1. Cave calcites with organic activators almost always fluoresce in some pastel (unsaturated) color: white, pink, pale green, bluish white, etc. Rich, vibrant colors would make me think of another cause. From your photographs the fluorescence seems to be pastel, consistent with organic activators.
2. Such calcite usually fluoresces more strongly LW than SW. Often the fluorescence can be activated by visible light as well, as cavers often note when sweeping their cap lamps across a cave passage and seeing a phosphorescent trail.
3. Phosphorescence is often noted in such calcites. Often the phosphorescence has a slightly "cooler" color after SW excitation than after LW. I've noted many examples where the phosphorescence after SW excitation is bluish white, but after LW excitation it is greenish white.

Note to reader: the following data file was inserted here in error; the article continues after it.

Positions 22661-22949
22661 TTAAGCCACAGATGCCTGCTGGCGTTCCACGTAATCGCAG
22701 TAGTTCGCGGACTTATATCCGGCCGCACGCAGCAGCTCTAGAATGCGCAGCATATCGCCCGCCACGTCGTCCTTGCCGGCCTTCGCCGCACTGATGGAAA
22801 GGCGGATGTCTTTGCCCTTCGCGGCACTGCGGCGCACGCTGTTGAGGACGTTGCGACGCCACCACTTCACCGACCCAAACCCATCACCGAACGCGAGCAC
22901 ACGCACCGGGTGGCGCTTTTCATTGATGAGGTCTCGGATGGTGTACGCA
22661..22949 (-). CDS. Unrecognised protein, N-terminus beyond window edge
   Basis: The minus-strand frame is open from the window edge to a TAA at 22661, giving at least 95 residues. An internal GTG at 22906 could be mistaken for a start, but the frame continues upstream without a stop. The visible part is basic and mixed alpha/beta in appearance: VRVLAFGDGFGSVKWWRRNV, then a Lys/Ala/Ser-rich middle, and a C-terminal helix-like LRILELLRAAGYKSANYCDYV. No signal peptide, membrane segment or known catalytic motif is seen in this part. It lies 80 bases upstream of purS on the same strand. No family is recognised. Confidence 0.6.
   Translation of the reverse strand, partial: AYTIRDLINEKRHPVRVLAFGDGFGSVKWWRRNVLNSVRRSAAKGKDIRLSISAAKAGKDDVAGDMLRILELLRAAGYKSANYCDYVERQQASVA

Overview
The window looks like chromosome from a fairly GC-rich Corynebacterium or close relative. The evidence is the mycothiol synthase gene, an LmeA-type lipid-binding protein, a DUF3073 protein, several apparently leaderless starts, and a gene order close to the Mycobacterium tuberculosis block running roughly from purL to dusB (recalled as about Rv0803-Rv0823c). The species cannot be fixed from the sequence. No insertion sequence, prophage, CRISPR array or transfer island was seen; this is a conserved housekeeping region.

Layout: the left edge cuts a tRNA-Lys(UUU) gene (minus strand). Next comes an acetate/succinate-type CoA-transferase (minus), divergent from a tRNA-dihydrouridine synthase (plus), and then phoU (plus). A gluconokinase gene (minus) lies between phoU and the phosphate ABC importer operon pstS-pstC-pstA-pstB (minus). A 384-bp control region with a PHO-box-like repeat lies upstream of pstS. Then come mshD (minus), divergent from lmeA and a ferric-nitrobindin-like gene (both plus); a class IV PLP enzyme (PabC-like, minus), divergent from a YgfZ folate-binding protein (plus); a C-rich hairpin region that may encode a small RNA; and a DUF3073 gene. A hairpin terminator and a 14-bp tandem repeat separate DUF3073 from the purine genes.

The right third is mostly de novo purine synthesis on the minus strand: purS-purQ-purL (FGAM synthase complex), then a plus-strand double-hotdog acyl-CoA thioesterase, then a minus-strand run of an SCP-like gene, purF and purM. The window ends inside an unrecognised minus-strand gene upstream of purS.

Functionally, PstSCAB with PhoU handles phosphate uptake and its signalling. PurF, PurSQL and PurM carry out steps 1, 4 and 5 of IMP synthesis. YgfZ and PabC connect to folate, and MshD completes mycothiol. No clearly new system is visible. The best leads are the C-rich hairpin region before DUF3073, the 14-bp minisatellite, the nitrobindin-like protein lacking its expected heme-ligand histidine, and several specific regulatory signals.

4. Uranium in the form of uranyl ion is another quite common cause of green fluorescence in many species (calcite, aragonite, opal, adamite...), again as molecular inclusions. However, the color of fluorescence is saturated, a vibrant yellowish green, quite unlike the pale greens caused by organic activators, and usually the fluorescence is much brighter SW than LW. Phosphorescence is usually absent.
5. Bear in mind that uranyl-activated calcite can also be found in caves (as in some of the Grand Canyon, USA occurrences), and both organic and uranyl activators of fluorescence, as well as others, can be present in the same specimen.
José Zendrera July 12, 2012 02:28AM
Ron, following your advice, I signed up in FMS. Is a very interesting site and now I need some time to read and digest the large amount of information it contains, these days I'm busy and I still could not do it. Very thanks for your help.